This auction is going on now, and while the bidding has been strong the price remains low: only $6,100 (with reserve not met) at the time of this writing. While lacking the racing history and name recognition of the Vesco machine (which was bid up to $10k without meeting reserve), this bike should certainly go for more than the current $6k bid. For more pictures (including very hi-res pics) and details, click on the link and check out the auction. Good luck!

MI

Sport Bikes For Sale September 2, 2011 posted by

Go Fast History: Team Vesco 1972 Yamaha TD3

Go Fast History:  Team Vesco 1972 Yamaha TD3

You really can find anything on eBay.  What a neat little piece of motorcycle racing history.  I had always associated Don Vesco with going real fast across the salt flats and not around a race track.  He was at the track and was associated with some very recognizable names.  You might remember Kel Carruthers and Cal Rayburn.  Click here and see  Team Vesco is still alive and going fast:  real fast.

I’d like to say I could give you a good description of a TD3 but my nose would be growing for some time.  They were a little before my time so I was off to the internets for help.  Basically,  think TZ before there were TZ’s.  They were apparently Yamaha’s customer race bikes.  The TD3 was a 250cc parallel twin and produced roughly 49hp.

Simple, huh.  Here is fun fact:  the TD2 (the 3’s predecessor) sold for $1,800.

Pre powervalves: well pre lots of stuff actually.

Here is the skinny on the bike:

TEAM VESCO YAMAHA TD3 Road Racer, Engine Number: DS7 – 990164, Frame Number: TD3 – 990164.BACKGROUND:
I bought this Yamaha 30 years ago. It was painted in the familiar yellow and black “bumblebee” colors and the only identification was a “Cincinnati Custom Cycles” sticker. At the time, it had no other known history. Included with the bike was a steel drainpipe containing the hand written words, “Vesco Carruthers TD3”. I then called Don Vesco who assured me that the drainpipe was used by his team to hold their spare cables. He also identified the bike by engine/frame number as the machine which was ridden by Mike Devlin in 1972. The following history and machine details were originally given to me by Don Vesco and in recent years by Mike Devlin, the rider.

HISTORY:
Don Vesco ran a team of Yamahas from 1970 onwards for many years, starting with TD2B models ridden by Kel Carruthers and occasionally, Cal Rayburn. He followed with TD3 and TR3 models ridden by Dave Smith, Pat Evans, Mike Devlin, Ron Pierce and others, before acquiring the later water cooled machines. This Yamaha was ridden exclusively by Mike Devlin in 1972 AMA National events, starting with Daytona.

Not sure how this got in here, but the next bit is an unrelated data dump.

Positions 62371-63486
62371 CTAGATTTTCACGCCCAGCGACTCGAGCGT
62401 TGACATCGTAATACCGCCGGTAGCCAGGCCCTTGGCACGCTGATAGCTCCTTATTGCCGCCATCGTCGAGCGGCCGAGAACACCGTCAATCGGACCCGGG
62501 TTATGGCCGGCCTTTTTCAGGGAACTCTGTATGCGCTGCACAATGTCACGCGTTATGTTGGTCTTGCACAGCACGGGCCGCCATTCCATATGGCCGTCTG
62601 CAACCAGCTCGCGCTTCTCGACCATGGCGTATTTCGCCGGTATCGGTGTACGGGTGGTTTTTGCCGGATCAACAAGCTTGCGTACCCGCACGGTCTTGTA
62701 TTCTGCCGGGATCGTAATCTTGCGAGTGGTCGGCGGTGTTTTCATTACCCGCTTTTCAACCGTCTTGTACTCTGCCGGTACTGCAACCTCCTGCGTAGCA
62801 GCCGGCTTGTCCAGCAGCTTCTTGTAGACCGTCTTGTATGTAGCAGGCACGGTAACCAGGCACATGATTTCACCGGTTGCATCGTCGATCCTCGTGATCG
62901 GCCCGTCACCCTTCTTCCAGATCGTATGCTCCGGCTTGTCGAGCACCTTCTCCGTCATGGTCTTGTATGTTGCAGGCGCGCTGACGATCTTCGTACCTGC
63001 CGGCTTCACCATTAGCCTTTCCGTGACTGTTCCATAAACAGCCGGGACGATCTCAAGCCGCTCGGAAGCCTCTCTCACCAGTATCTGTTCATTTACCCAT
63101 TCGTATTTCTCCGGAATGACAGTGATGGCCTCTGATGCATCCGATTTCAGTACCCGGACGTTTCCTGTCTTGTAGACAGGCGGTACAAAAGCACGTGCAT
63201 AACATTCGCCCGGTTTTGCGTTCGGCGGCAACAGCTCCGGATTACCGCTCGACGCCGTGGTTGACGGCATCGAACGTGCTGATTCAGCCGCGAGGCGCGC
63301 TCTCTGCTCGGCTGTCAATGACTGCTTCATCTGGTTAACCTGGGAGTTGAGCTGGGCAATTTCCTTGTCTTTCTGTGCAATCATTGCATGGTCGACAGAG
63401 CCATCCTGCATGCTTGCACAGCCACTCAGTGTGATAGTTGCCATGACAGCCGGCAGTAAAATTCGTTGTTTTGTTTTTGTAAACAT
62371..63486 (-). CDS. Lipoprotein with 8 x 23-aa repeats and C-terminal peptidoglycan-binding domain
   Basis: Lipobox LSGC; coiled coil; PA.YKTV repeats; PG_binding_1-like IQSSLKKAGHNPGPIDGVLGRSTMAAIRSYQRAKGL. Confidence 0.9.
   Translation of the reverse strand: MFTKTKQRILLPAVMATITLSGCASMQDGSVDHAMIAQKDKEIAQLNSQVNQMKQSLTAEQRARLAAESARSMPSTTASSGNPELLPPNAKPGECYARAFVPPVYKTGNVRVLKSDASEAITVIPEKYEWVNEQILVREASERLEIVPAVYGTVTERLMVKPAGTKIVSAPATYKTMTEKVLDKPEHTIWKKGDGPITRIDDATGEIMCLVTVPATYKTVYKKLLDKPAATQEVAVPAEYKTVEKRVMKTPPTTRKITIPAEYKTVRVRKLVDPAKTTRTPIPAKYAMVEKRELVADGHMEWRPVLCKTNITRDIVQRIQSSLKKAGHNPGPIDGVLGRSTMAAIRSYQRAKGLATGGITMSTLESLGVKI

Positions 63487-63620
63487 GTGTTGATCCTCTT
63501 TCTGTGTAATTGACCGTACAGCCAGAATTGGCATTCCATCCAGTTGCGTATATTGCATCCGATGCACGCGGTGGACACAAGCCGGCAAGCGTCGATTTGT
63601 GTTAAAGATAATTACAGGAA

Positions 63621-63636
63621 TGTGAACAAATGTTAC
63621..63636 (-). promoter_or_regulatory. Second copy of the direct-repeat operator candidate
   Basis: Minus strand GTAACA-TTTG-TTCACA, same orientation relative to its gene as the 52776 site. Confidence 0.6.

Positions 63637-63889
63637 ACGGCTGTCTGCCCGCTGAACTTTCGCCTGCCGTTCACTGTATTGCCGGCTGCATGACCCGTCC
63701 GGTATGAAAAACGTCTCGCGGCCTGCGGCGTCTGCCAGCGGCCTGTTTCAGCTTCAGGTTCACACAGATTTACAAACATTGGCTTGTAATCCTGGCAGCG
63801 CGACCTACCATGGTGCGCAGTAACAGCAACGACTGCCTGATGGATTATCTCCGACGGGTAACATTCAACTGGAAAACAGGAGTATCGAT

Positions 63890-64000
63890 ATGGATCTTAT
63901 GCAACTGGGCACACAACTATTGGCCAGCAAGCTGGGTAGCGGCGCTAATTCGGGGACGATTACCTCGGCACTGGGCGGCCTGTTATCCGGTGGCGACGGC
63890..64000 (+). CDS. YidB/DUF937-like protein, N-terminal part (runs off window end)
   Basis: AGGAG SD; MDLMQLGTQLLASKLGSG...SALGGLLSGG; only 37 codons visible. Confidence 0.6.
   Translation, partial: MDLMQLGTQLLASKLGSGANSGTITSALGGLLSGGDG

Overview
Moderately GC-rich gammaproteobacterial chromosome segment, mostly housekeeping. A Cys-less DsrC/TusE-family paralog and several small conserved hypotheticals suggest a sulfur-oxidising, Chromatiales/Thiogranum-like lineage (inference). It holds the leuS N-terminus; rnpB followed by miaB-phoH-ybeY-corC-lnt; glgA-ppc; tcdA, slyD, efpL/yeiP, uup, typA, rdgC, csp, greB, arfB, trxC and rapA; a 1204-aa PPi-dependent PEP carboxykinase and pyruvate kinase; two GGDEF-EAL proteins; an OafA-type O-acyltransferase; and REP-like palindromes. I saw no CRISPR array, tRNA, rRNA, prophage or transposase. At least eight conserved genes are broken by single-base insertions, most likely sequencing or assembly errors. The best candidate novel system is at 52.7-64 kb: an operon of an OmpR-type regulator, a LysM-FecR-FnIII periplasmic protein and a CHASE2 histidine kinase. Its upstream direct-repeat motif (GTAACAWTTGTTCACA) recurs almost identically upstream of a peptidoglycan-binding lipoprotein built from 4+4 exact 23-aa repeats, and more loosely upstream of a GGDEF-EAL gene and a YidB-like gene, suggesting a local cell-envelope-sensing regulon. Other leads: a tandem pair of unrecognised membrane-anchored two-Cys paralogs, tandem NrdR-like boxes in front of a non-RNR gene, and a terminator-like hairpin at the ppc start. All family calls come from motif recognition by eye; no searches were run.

TEAM VESCO MODIFICATIONS:
Vesco Fiberglass Seat.
Modified Swing Arm and Bushings.
Koni Shock Absorbers.
Modified Clutch Cover.
Cut Out for Chain Drive Sprocket.
Fairing Straps to hold the fairing in place if the fairing supports break. (original worn parts are available)
Foot Rest Rubber Grips secured with cotter pins through the metal tube and rubber.

PICTURES:
#11 & #12 Show the straps to hold the fairing if the supports break.
#15 Cut out for Chain Drive Sprocket.
#16 Modified Clutch Cover.
#17 Modified Swing Arm.
#18 Mike Devlin at Daytona in 1972 for the first race.
#19 Mike Devlin during the 1972 Daytona race.
#20 Compare this recent picture with picture #18.
#21 Compare this recent picture with picture #19
#22 Team Vesco drainpipe for storing cables.
#23 Engine Number.
#24 Frame Number before the frame was repainted.

CONDITION:
This is not a 100% restoration. The rubber grips on the footrests, gear lever, brake lever and handlebars have purposely been left unrestored to give the Yamaha a “used racing” appearance. However, the seat, fuel tank, front fender, fairing, frame and all other black parts have been prepared and painted to the highest museum quality. The screen is new. The stickers have been very carefully recreated from period pictures to exactly replicate their color and location on the fairing and seat, as seen when the Yamaha was first raced at Daytona in 1972 using race number 31.

COMMENTS:
The listed mileage is an approximation.
The bike has been stored in temperature controlled conditions for 30 years.
The bike was purchased as a used racer, but I have never had the engine running.
The cylinder bores have been oiled during storage.
Engine compression, gear selection and brake operation are normal.
The bike is not suitable for immediate use because the tires (Michelin 3.25 H18 & 3.50 H18) are 30 years old and the fasteners have not been torqued to spec.
There is no title.

 

I can only imagine the shriek from those pipes.  Might be worth getting it running to just here the music.

That must make a decent rattle itself.

Wow, how about that double drum brake?  Even though I had my head in the sand when it came to this model it appears it is a  common bike to collect.  A quick search revealed  quite a few restorations going on and parts available.

If you’d like to do a little time traveling click here.

A pristine example from the grand prix wars:

TR2 and TD3 in Yamaha’s race museum.  Looks like  quite a place considering what I see in the background.

Ian